Arkansas gets shot at familiar foe

Arkansas will get another chance at South Carolina in the College World Series after a couple of close losses in regular season play.

OMAHA, Neb. - South Carolina might as well refer to Omaha as its second home.

On Monday, the defending back-to-back national champions (46-17) will enter TD Ameritrade Park with a 12-game winning streak in the College World Series and a 22-game winning streak in NCAA Tournament play.

After defeating division rival Florida in the opening round, the Gamecocks will have to play another team they are familiar with to extend their streak - the Arkansas Razorbacks.

South Carolina took the regular season conference series with the Razorbacks, but Arkansas battled vailantly against South Carolina in Fayetteville, Ark.

In the Friday night match-up, the Razorbacks scored six runs in the first three innings against Michael Roth (a career-high for runs allowed) before Ryne Stanek had some back issues, stayed in the game too long and the Gamecocks came fighting back.

South Carolina erased the six-run deficit with eight unanswered runs to take the first game in 10 innings.

In game two, Arkansas snapped South Carolina's 12-game conference winning streak by collecting 17 hits and defeating the Gamecocks 7-6.

In the series finale, DJ Baxendale had a one-hit shutout through six innings, but the Gamecocks got hot late and beat Arkansas 10-7 to take the conference series.

Six weeks later, Arkansas and South Carolina are preapring to battle again. South Carolina coach Ray Tanner said preparations should come a little easier this time around, having been so familiar with the Razorbacks already.

"The scouting report is a little easier for us and a little easier for them," Tanner said. "We've played, we know each other very well and we watch each other even when we're not playing together.

Even though one would have said the same about the series in Fayetteville, Monday's match-up would appear to be a pitching duel with the weather conditions consisting of heavy winds blowing in at a large ballpark and two teams competing that rode pitching to Omaha. South Carolina will enter with a team earned run average of 3.06 and Arkansas' team ERA is 2.87.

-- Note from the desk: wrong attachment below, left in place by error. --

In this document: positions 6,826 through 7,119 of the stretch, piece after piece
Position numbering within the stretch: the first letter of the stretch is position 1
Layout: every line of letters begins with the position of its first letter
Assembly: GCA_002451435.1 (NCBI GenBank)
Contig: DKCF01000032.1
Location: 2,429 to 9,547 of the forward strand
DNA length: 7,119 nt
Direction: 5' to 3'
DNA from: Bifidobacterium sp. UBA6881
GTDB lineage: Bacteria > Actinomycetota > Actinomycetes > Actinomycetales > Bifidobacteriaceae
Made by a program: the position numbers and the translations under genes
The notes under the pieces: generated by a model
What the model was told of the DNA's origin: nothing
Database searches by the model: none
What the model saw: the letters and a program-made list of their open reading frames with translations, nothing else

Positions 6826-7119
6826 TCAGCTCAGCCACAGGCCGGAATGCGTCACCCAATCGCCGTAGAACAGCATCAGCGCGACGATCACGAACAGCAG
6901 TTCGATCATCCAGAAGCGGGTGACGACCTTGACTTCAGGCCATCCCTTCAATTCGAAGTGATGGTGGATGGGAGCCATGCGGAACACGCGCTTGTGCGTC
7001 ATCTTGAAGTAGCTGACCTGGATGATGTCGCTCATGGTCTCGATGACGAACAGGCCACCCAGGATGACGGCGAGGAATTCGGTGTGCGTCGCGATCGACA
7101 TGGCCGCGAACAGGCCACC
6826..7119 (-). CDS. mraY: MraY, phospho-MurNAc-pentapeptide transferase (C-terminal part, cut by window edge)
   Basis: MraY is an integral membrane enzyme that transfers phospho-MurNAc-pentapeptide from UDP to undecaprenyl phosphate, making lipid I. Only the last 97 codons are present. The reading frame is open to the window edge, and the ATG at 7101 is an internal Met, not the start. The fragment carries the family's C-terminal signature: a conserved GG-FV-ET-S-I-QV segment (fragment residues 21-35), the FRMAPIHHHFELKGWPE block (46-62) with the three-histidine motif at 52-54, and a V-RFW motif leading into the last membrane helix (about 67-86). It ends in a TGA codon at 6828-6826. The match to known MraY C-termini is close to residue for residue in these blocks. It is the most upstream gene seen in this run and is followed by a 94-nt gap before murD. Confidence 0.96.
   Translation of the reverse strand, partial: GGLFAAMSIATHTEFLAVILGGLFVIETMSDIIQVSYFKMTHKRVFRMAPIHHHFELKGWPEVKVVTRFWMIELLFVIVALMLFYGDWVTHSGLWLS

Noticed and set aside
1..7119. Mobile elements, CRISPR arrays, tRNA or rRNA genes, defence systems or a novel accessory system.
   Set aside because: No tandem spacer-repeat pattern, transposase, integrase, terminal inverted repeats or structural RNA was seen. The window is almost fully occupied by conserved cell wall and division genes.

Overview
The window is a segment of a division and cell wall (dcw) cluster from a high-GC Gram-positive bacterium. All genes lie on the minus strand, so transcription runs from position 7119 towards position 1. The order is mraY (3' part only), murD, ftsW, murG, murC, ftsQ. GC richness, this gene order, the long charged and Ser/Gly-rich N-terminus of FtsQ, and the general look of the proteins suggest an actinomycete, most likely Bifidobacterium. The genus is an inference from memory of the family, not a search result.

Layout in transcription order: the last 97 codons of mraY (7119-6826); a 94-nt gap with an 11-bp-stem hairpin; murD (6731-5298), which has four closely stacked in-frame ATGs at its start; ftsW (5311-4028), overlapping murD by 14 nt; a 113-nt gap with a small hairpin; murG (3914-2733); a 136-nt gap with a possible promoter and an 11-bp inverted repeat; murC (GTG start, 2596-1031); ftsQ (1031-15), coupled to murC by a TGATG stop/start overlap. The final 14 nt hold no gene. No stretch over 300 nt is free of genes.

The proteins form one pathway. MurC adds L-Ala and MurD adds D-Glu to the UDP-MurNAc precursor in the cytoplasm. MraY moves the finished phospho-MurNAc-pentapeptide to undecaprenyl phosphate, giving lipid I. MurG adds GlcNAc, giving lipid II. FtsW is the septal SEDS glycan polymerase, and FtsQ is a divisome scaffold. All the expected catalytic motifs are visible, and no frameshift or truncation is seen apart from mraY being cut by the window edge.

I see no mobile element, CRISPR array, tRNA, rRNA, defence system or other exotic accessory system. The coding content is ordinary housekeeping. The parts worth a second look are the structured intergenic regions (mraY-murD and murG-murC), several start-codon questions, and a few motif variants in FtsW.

"We wouldn't be here if it was just all about offense," Van Horn said. "We have to pitch and try to find a way to win."

In a season where Arkansas seemed to struggle to meet high expectations at times, a lack of hits was often blamed. In its 8-1 victory over Kent State on Saturday however, Arkansas proved it could get timely hits to "find a way to win," even when its two best hitters (Dominic Ficociello and Matt Reynolds) went hitless.

Arkansas has a team batting average of .274 which is 154th in the NCAA, but slightly better than the defending two-time national championship team (.272) they will face Monday night.

"We do have our own approach," Arkansas coach Dave Van Horn said of Arkansas' hitting. "It's trying to stay through the middle and just make contact and put pressure on them."

Despite all the familiarity with the Gamecocks, the Arkansas hitters will face a pitcher they did not get a chance to play at Baum Stadium.

Colby Holmes will take the mound for the Gamecocks. Holmes was injured for the Fayetteville series, but he pitched against the Razorbacks in Columbia, S.C. in 2011. He tossed 8 2/3 innings and allowed just one run on six hits while striking out seven batters in his only appearance against Arkansas.

"We saw Holmes the year before and we didn't do much against him," Van Horn said. "He's a bulldog. He's a stalky right-hander with good stuff and a good breaking ball. He has hard stuff – 90 or 91 miles per hour – and he's really good. That's why he's pitching."

For two teams that have battled each other tough, studied one another and are very familiar with one another, the only thing guaranteed seems to be a quality match-up.

"It's still baseball," Tanner said. "It's all about who can string together some hits, who can play good defense and who can pitch well."

Hawgs Daily Top Stories